With the individual perspectives established, the attention shifts towards how each will explore their own take on the problem at hand. Take for instance the perspective of the problem as an activity. There are four separate areas an activity can fall into. An activity can be defined as Obtaining something, like a map or a new country. It can be defined as Doing something, like swimming the English Channel or writing a dissertation. It can fall under the category of Understanding, like appreciating the motives of a serial killer or why an alien race fights for survival. And finally, an activity can be seen as Learning—gathering information or educating the next generation of lion hunters. Regardless of what that problematic activity is, it will always fall into one of those four categories. One cannot think of an activity that does not fall along one of these four lines.
The purpose of an Act is to explore one of these four areas. Once it has been significantly examined, that perspective shifts into the next area and a new Act begins. When speaking of changing “narrative value”, these are concrete instances of what that value truly is. Once a new area, or Act, has been thoroughly exhausted (that feeling of “we get it already”), the next one takes over. This is why there is that sensation that the characters cannot go back—they won’t because they’ve already covered that area.
Four areas for each perspective. Four acts per story.
Any additional Acts would simply be a rehash of a previously examined context. That’s why stories end when they do. All sides, all contexts have been explored.
How to Train Your Dragon begins with the dragons and Vikings at odds with another, one side stealing and the other side hunting (Doing). It then shifts into an examination of the problems encountered in training the next generation of dragon killers (Learning). That movement exhausts itself when they discover the presence of an even bigger threat and Hiccup reveals his new relationship (Understanding). His father responds and that final Act revolves around good and bad battling for survival (Obtaining). At that point the story ends because it has to. There is nothing left to cover as all perspectives on an activity have been examined.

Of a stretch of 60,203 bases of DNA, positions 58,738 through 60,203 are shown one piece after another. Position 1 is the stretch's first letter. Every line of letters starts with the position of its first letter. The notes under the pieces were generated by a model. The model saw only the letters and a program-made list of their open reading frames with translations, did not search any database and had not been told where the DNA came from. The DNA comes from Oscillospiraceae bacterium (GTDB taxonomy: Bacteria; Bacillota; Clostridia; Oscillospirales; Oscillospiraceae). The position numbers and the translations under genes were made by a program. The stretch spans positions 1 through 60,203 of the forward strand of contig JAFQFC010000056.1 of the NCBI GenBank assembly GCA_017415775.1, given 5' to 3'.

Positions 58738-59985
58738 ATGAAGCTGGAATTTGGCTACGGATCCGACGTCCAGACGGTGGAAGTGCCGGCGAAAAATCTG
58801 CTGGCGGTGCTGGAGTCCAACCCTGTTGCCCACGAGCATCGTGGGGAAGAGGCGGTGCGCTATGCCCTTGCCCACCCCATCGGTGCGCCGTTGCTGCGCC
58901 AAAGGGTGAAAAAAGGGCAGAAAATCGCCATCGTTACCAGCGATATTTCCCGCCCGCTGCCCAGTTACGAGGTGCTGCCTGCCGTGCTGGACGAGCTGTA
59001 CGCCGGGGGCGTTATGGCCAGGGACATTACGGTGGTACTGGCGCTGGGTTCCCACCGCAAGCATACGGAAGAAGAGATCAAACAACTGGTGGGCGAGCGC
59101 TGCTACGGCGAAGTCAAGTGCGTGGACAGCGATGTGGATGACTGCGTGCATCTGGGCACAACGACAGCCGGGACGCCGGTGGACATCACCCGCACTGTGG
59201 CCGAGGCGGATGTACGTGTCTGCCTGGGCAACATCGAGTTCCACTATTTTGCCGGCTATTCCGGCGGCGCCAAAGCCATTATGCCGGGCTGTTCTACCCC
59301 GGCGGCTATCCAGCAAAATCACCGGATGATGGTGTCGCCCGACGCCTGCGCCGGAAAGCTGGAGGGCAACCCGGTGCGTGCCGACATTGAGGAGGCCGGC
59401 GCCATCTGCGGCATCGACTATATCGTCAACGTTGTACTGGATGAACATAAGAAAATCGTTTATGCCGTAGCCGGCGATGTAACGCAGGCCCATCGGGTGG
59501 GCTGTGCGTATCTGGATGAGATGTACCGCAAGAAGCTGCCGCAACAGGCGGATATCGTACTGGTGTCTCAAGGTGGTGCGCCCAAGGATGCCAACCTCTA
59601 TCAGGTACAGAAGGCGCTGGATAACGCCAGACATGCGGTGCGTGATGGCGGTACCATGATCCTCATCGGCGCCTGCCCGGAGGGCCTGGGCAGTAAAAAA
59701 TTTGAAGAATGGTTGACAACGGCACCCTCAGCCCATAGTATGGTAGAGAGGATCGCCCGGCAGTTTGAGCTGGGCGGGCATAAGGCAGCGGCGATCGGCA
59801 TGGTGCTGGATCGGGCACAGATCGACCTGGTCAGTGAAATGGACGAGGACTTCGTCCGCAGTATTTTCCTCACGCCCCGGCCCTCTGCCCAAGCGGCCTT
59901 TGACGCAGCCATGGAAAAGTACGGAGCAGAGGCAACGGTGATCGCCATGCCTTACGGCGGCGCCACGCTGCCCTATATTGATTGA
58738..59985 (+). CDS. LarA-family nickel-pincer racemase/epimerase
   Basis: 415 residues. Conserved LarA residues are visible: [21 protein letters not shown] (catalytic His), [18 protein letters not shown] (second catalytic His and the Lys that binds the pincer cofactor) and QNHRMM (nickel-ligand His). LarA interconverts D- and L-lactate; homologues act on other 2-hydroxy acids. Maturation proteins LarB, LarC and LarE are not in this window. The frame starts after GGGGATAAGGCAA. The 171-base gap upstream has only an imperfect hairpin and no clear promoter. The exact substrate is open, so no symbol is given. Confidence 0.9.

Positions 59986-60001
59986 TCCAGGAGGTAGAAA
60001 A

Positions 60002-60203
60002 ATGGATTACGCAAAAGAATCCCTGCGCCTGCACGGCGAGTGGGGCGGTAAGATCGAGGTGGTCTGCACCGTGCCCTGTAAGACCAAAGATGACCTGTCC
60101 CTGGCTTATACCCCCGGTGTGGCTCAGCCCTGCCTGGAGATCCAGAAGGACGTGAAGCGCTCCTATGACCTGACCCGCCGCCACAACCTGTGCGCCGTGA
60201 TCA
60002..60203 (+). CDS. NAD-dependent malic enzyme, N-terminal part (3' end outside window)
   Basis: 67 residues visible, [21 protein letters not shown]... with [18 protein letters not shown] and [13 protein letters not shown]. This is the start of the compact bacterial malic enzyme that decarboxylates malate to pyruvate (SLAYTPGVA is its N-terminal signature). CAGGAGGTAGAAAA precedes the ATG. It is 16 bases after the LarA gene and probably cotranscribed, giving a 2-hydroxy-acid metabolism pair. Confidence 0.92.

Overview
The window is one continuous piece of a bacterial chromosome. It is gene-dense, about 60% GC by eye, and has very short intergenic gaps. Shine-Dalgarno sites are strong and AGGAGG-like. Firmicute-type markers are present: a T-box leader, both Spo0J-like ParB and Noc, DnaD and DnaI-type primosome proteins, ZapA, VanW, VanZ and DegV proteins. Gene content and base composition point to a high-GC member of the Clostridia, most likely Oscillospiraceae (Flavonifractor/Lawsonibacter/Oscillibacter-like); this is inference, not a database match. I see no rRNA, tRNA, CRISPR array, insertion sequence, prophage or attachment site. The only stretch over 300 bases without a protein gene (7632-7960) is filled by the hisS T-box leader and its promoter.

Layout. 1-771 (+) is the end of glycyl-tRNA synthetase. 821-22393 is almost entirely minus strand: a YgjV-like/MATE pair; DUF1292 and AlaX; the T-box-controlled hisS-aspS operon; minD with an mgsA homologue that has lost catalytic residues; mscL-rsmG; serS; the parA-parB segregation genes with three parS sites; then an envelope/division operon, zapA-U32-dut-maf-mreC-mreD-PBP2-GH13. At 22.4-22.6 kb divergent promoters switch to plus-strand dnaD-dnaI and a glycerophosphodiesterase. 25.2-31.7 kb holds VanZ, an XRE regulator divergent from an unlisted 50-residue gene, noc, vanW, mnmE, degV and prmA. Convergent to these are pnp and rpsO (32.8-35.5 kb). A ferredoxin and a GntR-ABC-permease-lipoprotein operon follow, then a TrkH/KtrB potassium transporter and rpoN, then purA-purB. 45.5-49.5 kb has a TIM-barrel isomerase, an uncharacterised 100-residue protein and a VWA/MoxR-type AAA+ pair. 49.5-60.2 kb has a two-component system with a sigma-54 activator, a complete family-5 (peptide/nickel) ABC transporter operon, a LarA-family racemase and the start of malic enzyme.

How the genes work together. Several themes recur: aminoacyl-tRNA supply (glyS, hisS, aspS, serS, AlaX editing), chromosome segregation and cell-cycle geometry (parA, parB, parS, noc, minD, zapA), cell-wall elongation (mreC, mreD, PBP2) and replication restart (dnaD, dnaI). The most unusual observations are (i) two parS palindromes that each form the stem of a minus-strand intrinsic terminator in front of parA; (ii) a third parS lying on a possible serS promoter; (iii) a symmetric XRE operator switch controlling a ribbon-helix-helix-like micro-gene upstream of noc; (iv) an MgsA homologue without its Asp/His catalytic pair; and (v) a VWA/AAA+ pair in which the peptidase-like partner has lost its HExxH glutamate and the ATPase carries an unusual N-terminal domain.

Same with The Terminator. Problems begin when a robot from the future arrives and mistakingly shoots the wrong Sarah Connor (Understanding). These misunderstandings persist (trust the police, trust the scary guy in the overcoat?) until Sarah has no other choice but to take Kyle at his word. From there it’s a race to see how quickly Kyle can convince Sarah of her importance and the reality of their situation (Learning). The second half of the film focuses on the chase—beginning with the shootout at the police station and ending with the destruction of the Terminator (Doing and then Obtaining). It almost feels like one Act because Doing and Obtaining are so closely related, but it’s not. There is a meaningful shift from the running away (Doing) to the purposeful attempt to destroy (Obtaining). That final movement becomes essential in a story exploring problems of activity. Leave that final Act out and the story would feel incomplete. The reason the story works rests in the fact that the Author explored all sides. Sarah rises to the occasion and defeats the robot menace once and for all.
Why the Need for an Act
There may be some who see more Acts within a story—some say five, some say twenty, some forty-two—but most likely what they are seeing is something other than the true function of an Act. When seen within the context of a well-balanced argument, the reason why Acts exist becomes clear. Regardless of how an Author decides to divvy up their work, psychologically speaking the story can only function as the result of four movements.
Four acts. Four ways to explore a single point-of-view.
Advanced Story Theory for this Article
Dramatica presents Authors with the tools necessary to explore all sides of an argument. By infusing their work with the meaningful application of distinct throughlines, an Author can ensure thematic balance, both objectively and subjectively. Modern audiences know better than simply black or white. They deserve stories that respect that wisdom.